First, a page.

Newswise — With $3.75 million in research funding from the U.S. Centers for Disease Control and Prevention, the University of Illinois at Chicago will continue its work as one of only 25 academic institutions in the CDC’s Prevention Research Center network. Collectively, the network will develop, test and evaluate various public health interventions across the nation.
UIC and its School of Public Health will use the funding to establish the Policy, Practice and Prevention Research Center, or P3RC. The P3RC will study a wide range of public health issues. It also will support researchers and community leaders in advocating for change and leveraging research data to advance policies and practices that improve population health and equity.
The center’s core research project will test a health intervention — the addition of a dedicated health care specialist — in Chicago Public Schools. The specialist will support CPS schools on the West Side in implementing health education, health services, nutrition and physical activity opportunities.
“Schools, especially those located in communities that experience significant health disparities, are uniquely positioned to educate children on health and provide services and additional opportunities for students to achieve health,” said Lisa Powell, UIC professor and director of health policy and administration and principal investigator for the P3RC.
UIC’s Jamie Chriqui will lead the core project.
“CPS is the third-largest public school district in the nation and one of the most diverse,” said Chriqui, UIC professor of health policy and administration. “Chronic diseases amongst Chicago’s schoolchildren vary greatly across the city as well. Recognizing this, there is a real need in Chicago for tailored programs that help address obesity, diabetes, asthma and other chronic health conditions in specific regions of the city, such as the West Side region.”
In addition to helping the CPS regional network achieve Healthy CPS status, the specialist will help schools build health and wellness programs in alignment with the CDC’s “Whole School, Whole Community, Whole Child” model.
The researchers will compare the health and educational outcomes of the CPS network, its schools and students in the study with that of students in a West Side network without the services of a specialist. Health outcomes include diet, physical activity, substance and tobacco use, and sexual behaviors. Education outcomes include performance on standardized tests, for example.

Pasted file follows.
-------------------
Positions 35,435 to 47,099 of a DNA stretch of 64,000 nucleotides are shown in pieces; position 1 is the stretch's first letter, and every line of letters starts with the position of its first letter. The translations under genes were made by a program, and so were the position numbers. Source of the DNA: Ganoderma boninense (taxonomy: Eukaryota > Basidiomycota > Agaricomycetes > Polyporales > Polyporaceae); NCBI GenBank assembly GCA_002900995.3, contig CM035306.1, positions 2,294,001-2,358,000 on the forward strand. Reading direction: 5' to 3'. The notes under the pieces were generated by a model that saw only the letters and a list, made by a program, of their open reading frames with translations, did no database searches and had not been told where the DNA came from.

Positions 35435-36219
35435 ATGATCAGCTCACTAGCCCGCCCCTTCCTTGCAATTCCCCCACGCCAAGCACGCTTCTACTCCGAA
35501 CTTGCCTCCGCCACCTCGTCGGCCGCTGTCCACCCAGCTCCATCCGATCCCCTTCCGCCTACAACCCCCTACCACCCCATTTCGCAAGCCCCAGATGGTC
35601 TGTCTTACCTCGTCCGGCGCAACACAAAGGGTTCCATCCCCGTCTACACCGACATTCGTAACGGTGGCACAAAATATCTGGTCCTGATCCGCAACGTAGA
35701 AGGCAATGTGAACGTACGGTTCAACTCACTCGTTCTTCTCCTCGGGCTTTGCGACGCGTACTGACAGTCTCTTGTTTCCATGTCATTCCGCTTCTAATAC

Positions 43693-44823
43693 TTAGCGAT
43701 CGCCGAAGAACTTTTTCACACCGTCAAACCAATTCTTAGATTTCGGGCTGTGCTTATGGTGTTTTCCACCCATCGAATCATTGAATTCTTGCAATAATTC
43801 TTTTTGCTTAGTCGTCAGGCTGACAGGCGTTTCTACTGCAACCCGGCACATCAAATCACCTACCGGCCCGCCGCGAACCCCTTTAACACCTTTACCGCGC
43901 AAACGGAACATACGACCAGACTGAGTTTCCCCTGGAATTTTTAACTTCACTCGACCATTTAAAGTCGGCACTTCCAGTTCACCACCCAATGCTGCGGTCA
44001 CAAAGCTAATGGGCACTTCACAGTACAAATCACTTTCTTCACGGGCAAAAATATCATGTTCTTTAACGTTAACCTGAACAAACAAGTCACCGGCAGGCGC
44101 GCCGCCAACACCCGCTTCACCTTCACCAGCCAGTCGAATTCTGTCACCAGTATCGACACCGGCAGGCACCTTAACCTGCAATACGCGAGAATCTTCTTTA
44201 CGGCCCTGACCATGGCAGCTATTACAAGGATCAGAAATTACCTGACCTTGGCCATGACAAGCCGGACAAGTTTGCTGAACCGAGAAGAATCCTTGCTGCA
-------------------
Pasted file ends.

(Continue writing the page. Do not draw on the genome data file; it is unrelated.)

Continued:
The researchers also will track school and network families’ enrollment in various public health programs, like the Affordable Care Act, the Supplemental Nutrition Assistance Program, and the Special Supplemental Nutrition Program for Women, Infants, and Children.
“This project is exciting because if we can find something that works in a CPS network, we can share the lessons learned and expand the program to all of CPS and to urban school districts throughout the U.S.,” Chriqui said.
The P3RC also will conduct additional CDC-funded special interest projects. One study will seek to improve care for patients with cancer by standardizing emergency department protocols, increasing cancer survivors’ engagement with primary care physicians, and assessing the feasibility of improved early detection for breast and cervical cancer through the emergency department. Another study will look at pedestrian-oriented zoning and land use policies in 2,000 municipalities across the U.S. to understand their impact on physical activity, sedentary behavior, commuting and pedestrian fatalities.
UIC’s Christina Welter, a co-investigator, will lead the training and translation arm of the P3RC. She said the goal is to help break down barriers between researchers and practitioners.
“There needs to be a more timely exchange between on-the-ground practitioners, who are often in the best position to lead or promote systems-level change in their communities, and the researchers studying interventions and analyzing policy,” said Welter, UIC clinical assistant professor of health policy and administration. “Practitioners also need more workforce development to help increase their readiness and capacity to use and build evidence in what they are doing.”
The P3RC will include a skills institute for assessing practitioner needs and providing training to help improve the adoption of evidence-based public health practices.
“The P3RC is excited about the opportunity to work closely with our partners over the next five years toward our goal of improving population health and equity through a paradigm shift that builds capacity and bridges practice, translation and research for sustainable and effective policies and programs, and supportive systems and environments for all,” Powell said.
Also working with Powell, Chriqui and Welter at the new center are UIC’s Amber Uskali, Angela Odoms-Young, Elizabeth Jarpe-Ratner, Karen Peters, Oksana Pugach, Guddi Kapadia and Julien Leider.